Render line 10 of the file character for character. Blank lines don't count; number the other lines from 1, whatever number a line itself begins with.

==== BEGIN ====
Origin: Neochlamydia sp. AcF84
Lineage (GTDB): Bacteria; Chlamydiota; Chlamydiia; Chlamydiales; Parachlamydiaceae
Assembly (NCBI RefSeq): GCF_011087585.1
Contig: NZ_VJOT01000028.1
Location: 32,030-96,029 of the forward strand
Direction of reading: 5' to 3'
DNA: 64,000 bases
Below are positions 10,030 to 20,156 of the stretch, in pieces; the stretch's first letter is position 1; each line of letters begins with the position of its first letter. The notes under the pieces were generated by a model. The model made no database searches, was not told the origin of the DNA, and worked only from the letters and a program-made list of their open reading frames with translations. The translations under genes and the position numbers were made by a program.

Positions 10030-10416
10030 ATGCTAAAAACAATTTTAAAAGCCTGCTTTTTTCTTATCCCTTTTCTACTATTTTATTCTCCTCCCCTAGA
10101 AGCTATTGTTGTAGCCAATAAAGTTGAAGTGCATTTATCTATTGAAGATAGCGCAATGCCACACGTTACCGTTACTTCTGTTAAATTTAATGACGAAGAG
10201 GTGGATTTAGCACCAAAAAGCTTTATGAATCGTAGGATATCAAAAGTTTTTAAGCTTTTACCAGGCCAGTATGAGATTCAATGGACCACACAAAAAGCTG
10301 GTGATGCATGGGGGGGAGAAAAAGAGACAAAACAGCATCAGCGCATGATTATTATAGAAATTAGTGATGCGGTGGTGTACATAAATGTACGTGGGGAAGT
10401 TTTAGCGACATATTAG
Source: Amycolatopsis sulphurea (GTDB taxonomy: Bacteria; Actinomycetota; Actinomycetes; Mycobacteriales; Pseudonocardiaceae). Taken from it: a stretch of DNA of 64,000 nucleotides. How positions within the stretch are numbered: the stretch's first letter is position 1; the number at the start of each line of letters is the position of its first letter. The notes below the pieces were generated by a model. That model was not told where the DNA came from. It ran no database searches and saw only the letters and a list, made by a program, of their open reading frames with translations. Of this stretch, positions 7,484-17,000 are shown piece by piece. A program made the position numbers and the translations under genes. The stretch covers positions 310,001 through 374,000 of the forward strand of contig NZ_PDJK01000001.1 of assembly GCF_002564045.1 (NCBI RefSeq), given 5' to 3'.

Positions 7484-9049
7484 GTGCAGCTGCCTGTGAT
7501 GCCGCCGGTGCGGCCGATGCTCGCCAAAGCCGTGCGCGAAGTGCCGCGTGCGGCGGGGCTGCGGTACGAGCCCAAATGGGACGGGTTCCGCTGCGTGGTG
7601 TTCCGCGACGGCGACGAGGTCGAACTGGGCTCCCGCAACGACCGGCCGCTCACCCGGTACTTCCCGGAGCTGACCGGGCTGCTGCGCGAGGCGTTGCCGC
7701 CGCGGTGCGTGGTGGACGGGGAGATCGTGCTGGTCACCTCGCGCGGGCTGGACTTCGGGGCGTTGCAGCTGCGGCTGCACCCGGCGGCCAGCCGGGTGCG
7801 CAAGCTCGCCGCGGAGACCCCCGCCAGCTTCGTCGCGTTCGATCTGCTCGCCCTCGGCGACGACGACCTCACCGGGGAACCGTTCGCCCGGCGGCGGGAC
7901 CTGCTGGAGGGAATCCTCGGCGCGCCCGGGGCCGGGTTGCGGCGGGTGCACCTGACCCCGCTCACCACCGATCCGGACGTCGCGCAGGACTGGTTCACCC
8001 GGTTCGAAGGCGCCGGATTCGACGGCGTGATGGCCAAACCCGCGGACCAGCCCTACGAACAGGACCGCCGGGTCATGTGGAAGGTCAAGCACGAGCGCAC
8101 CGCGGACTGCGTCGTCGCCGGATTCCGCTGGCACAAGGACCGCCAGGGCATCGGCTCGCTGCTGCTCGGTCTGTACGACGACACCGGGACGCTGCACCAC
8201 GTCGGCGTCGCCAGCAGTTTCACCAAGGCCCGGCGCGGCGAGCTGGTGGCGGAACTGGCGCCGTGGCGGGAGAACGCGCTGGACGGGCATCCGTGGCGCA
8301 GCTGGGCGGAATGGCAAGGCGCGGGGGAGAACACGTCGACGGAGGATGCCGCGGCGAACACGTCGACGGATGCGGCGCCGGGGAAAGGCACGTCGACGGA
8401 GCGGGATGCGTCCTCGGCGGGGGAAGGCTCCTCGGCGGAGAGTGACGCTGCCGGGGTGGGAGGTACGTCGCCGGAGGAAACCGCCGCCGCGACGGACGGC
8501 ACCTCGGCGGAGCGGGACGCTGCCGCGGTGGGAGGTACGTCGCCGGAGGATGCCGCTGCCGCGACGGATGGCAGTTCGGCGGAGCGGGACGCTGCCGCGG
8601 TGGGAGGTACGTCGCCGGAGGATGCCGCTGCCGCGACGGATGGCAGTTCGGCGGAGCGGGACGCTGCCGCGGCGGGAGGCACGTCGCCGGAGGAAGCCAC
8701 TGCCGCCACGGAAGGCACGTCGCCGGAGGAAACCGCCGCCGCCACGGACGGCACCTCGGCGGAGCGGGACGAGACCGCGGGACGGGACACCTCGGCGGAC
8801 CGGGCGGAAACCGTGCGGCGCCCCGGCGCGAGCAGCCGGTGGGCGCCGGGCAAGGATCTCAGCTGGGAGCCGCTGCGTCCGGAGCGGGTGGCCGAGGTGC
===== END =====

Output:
10030 ATGCTAAAAACAATTTTAAAAGCCTGCTTTTTTCTTATCCCTTTTCTACTATTTTATTCTCCTCCCCTAGA